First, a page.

The Pilsen Community Academy building is comprised of three rectangular pavilions, each with its own hipped roof. All three pavilions rise three-and-a-half stories, but the central pavilion stands taller than the two on either side. The central pavilion is joined to the outer two by a pair of narrow, two-and-a-half story, flat-roofed bays known as hyphens. These hyphens are recessed, but have projections housing the building’s two entrances. The facades of the entranceways have handsome Classical limestone elements, such as tapestry-like details surrounding the doorways and acanthus leaf finials above the entablatures. Other Classical details are repeated across the building’s brick facades. These include dentils, string courses, and quoin-like brickwork.
The central pavilion features blind arches just below the roof line and a three-sided projecting bay at its base. Between the windows of the second and third stories, an ornate cut-stone bas-relief panel includes the words “Public School.” This panel is flanked by two ornamental wreaths that surround shields, each of which has an upside down Y-motif as its centerpiece. This iconic local architectural element symbolizes the Chicago River and its two branches. The motif was especially meaningful at the time of Jirka School’s construction, as Chicago was then taking the bold step of reversing the flow of the Chicago River to divert the sewage that had previously emptied into Lake Michigan.
The building’s history also reflects other important developments in Chicago at the turn of the century. It was among the earliest schools to include a kindergarten room and assembly hall along with its 22 classrooms. (7) In 1907, Jirka School began to provide “vacation school.” An initiative inspired by a reform movement on the East Coast, the program offered instruction during summertime to children who lived in the city’s most crowded neighborhoods. Several years late, Jirka School was among eight Chicago Public Schools to begin offering free dental services to its students. This program was funded in part by philanthropist and businessman Julius Rosenwald. (8)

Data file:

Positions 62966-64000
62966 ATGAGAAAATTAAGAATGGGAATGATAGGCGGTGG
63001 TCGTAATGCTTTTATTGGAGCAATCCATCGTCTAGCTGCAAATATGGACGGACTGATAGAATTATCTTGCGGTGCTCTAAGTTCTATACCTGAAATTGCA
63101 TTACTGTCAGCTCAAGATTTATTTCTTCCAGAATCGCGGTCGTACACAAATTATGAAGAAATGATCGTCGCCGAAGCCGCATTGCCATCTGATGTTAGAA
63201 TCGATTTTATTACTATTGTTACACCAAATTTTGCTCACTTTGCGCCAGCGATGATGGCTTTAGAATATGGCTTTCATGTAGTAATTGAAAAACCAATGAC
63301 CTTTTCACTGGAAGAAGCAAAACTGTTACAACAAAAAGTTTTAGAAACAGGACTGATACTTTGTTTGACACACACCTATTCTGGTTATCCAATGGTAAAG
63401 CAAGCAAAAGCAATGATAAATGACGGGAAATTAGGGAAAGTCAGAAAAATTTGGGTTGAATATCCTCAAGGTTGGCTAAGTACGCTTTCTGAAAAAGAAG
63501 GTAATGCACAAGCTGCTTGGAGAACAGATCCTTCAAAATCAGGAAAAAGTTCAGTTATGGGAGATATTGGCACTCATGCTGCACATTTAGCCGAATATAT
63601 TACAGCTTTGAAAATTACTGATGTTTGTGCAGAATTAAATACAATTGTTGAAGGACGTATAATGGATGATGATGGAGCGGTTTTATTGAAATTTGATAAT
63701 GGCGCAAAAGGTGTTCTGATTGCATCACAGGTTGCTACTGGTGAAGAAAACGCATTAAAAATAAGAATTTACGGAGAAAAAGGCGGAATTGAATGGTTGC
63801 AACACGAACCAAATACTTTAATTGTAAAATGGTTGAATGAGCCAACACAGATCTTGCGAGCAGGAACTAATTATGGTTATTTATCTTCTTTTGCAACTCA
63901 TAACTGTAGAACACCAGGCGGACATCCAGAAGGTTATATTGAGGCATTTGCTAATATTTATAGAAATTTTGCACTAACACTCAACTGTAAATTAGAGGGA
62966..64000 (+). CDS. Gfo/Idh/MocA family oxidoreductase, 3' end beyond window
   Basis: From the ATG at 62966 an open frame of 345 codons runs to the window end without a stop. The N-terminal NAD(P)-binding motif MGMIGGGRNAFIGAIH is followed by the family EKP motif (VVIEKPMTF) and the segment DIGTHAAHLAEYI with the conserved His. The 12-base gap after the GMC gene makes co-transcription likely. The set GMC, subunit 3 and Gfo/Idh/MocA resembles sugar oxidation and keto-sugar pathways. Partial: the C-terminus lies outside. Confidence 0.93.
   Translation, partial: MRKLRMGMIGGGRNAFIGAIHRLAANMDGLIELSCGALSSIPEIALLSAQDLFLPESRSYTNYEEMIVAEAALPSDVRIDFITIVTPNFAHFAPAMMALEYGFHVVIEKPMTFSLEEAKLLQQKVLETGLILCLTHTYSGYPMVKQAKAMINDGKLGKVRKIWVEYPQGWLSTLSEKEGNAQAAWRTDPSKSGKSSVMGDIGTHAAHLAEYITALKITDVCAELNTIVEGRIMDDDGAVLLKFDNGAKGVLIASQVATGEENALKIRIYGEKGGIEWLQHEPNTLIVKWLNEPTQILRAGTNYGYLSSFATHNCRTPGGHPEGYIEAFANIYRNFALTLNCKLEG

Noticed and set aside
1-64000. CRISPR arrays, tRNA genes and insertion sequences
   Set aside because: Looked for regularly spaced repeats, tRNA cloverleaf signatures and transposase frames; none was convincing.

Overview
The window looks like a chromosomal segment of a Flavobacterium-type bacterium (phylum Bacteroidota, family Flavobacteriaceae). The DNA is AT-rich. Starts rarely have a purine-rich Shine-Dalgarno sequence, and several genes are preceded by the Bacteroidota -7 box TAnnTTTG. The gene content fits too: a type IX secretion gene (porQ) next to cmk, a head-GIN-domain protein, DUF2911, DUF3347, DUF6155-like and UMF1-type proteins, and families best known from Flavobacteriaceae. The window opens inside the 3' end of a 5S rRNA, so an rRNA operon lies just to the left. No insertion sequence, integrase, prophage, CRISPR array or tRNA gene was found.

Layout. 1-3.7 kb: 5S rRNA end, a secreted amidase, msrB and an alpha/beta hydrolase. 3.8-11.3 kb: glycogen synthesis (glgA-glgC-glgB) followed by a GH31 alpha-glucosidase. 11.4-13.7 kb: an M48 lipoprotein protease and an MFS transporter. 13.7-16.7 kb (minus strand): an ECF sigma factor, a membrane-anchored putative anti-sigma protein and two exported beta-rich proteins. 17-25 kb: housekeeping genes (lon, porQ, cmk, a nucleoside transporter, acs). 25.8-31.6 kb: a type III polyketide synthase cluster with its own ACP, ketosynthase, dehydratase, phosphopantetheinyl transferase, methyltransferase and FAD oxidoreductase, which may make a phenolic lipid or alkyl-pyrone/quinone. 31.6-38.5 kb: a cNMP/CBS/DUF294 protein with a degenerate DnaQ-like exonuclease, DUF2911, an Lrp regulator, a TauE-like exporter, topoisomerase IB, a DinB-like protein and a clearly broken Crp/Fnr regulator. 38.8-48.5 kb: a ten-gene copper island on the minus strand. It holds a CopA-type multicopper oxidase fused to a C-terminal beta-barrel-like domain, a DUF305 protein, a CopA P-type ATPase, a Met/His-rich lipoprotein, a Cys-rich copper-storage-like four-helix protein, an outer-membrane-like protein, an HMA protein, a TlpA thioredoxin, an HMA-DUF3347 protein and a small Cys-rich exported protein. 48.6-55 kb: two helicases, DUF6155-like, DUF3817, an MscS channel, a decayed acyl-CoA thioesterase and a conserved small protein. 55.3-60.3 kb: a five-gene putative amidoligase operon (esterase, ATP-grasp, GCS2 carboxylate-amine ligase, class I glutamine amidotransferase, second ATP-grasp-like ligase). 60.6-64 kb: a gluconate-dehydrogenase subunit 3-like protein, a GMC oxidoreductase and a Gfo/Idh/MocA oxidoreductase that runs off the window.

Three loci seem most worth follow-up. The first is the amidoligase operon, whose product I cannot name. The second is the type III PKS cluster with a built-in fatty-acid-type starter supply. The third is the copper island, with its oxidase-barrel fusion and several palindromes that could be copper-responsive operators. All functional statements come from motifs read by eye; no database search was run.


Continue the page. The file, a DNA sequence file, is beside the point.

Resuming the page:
In the 1980s, after Jirka School was renamed Pilsen Community Academy, neighborhood residents advocated for improvements to the structure. In 1999, the Chicago Public Schools hired architects Bauer Latoza Studio to rehabilitate the historic building. The $1.7 million project included a new roof, tuck-pointing and other masonry work, replacement windows that match the originals, and landscape improvements.
- “Susan Fry, Jirka School Named for Civic Leader, Physician, Chicago Tribune, March 24, 1966, p. 11.
- “Dewey’s Name for A School,” Chicago Daily Tribune, May 14, 1898, p. 16.
- “Downey Makes Sharp Retort: Answers Architect Patton’s Implied Charge of Official Favoritism,” Chicago Daily Tribune, Oct. 1, 1898, p. 3.
- “Patton Says it is a Joke: Board of Education Architect Laughs at Charges of Insubordination— Pays his respects to Downey.” Chicago Daily Tribune, Oct. 5, 1898, p. 12.
- “Downey Makes Sharp Answers Architect Patton’s Implied Charge of Official Favoritism,” Chicago Daily Tribune, Oct. 1, 1898, p. 3.
- Forty-fifth Annual Report of the Board of Education for the Year Ending June 23, 1898, published by the Board of Education of the City of Chicago, 1899, p. 113
- “Free Dental Work Great Benefit to Pupils in Chicago,” Chicago Daily Tribune, Dec. 9, 1913, p. 15.